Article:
Although some may say that Apple should have introduced their new "Lightning" connector with the updated MacBook Pro lineup that debuted in June so as to ensure that the new standard was on all new 2012 hardware by Christmas, the fact remains that it debuted during yesterday's iPhone-5 special event. One of the key points that Apple listed in their new marketing graphic above is that the new Lightning cabling is durable. Two new patent applications published today by at the US Patent Office cover the topic of cable durability with one detailing cables using metal-doped fibers. According to Apple, "This allows for a much more flexible cable and increased cable flex life because the metal-doped fibers are not as sensitive to bending fatigue as their all metal counterparts."
On August 2, 2012, the US Patent & Trademark Office published a mind boggling patent application from Apple that reveals features that they're considering for their next generation Smart Cover. This is obviously a master patent that could play out in several stages and/or in different Smart Cover configurations depending on the user's priorities. Apple's future Smart Cover could include interactive Multi-Touch panels or a secondary display and/or other features that include the use of solar panels, inductive charging, smart pen input and believe it or not, much more.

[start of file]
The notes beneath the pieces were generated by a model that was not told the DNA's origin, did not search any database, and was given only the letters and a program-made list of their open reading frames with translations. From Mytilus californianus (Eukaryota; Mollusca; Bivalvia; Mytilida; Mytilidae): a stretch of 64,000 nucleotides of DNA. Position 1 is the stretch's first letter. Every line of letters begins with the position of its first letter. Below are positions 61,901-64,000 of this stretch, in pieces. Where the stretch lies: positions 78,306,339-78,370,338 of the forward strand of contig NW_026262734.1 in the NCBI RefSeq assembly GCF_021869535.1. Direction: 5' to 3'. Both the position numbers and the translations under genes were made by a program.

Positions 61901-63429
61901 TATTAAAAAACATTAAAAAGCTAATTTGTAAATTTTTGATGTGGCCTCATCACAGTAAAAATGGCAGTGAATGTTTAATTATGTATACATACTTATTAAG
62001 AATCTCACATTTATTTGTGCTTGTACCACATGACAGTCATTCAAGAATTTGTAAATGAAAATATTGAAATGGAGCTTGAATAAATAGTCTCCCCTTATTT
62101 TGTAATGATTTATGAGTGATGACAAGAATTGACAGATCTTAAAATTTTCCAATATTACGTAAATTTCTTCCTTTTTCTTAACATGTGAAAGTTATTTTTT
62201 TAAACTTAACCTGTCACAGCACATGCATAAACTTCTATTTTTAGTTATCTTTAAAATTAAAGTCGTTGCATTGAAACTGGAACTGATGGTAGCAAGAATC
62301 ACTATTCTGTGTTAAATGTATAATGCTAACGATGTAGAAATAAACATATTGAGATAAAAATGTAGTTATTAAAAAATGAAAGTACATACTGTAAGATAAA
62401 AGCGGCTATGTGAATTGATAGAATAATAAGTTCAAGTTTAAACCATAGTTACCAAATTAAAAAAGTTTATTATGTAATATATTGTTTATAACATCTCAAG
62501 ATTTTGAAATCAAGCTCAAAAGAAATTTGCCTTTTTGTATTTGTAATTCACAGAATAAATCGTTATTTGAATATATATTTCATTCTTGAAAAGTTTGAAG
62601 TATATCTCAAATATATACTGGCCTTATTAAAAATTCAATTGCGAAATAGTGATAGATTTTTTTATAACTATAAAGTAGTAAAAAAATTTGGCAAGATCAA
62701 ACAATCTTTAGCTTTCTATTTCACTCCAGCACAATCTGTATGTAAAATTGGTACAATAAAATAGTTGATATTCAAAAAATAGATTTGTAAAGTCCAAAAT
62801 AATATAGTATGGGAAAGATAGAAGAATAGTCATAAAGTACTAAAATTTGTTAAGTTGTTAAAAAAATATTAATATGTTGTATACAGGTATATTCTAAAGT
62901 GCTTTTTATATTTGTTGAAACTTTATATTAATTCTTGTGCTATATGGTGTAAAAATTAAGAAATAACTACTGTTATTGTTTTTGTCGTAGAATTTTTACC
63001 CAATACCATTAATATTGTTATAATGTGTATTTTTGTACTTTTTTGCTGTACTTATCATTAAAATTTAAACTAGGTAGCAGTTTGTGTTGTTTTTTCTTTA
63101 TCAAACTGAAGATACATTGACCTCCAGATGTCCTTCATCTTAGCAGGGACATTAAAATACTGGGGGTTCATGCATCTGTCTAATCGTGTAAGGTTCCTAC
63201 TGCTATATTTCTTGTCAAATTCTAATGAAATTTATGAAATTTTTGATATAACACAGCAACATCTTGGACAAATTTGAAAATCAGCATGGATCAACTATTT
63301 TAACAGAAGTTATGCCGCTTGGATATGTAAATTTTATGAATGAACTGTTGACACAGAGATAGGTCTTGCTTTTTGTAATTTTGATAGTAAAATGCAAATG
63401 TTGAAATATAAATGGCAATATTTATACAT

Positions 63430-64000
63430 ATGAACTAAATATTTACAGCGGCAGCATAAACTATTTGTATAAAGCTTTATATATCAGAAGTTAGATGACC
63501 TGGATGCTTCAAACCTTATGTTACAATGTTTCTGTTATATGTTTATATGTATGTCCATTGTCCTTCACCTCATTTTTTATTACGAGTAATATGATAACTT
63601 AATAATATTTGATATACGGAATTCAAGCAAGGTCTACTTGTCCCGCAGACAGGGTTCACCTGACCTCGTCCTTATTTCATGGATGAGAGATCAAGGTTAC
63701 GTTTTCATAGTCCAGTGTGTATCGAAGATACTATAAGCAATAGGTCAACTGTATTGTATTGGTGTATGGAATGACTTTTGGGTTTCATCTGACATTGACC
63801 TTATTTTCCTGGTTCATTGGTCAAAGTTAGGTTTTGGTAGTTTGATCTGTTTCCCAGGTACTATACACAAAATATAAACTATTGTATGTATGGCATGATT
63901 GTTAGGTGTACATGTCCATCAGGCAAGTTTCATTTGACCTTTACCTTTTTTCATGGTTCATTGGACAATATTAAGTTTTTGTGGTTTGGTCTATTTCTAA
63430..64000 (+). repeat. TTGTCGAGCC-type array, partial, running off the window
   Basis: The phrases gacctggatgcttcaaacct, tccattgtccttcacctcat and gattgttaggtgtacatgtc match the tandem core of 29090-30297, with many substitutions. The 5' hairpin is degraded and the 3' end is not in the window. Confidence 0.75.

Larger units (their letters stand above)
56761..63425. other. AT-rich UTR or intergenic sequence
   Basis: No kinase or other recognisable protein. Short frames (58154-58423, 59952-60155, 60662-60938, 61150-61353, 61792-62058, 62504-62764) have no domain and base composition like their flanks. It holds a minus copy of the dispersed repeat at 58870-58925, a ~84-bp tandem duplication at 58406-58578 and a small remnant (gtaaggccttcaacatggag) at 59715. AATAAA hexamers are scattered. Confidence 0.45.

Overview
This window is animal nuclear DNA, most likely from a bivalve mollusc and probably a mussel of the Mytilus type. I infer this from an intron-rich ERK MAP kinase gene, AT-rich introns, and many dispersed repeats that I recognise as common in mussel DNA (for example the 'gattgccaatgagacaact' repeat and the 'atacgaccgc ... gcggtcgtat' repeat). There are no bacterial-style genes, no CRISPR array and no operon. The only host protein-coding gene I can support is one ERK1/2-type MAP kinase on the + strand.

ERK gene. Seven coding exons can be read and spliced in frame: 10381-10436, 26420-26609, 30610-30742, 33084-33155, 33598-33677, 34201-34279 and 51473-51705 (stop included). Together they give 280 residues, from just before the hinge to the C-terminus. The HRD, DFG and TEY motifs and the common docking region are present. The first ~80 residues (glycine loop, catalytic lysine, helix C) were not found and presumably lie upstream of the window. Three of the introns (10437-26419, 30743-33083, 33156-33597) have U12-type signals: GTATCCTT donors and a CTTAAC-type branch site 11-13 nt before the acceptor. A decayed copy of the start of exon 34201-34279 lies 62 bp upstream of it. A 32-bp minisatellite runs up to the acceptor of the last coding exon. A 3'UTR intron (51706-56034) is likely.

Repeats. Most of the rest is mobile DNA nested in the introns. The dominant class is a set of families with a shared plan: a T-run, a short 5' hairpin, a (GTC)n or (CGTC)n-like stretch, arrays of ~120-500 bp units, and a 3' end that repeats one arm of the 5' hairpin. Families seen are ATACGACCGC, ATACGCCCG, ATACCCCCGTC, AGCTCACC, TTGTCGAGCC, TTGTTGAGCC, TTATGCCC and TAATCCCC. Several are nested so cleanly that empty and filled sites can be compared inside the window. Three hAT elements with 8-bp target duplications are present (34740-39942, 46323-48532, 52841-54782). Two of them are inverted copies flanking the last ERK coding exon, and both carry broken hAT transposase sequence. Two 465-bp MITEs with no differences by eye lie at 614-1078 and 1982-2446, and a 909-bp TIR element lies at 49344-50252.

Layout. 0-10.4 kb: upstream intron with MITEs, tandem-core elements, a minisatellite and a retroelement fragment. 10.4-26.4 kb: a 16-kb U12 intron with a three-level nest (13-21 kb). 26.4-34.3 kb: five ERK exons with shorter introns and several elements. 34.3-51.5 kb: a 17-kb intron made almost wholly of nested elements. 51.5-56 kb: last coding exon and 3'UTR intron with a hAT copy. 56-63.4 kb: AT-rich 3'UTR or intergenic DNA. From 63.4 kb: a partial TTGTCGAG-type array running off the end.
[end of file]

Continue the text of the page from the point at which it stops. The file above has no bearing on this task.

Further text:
Over the years, Apple has dreamt up a revolutionary styled docking station, some smart docks, docks based on straight forward inductive charging methods and some with loopy inductive charging methods and yet we still have Apple's plain old boring dock. But it seems that Apple isn't done just yet with designing new docks and today we see that their design team went over the edge with a dozen or more docking systems. And this time around, most of them involve mating a power-clip to a docking station that could also end up being your MacBook or iMac. One of these designs may end up making it to market one of these days or they'll all simply end up in Jony Ive's toy box to rust with all of the other rejected ideas. C'mon Jony – pick a new docking system and get on with it already.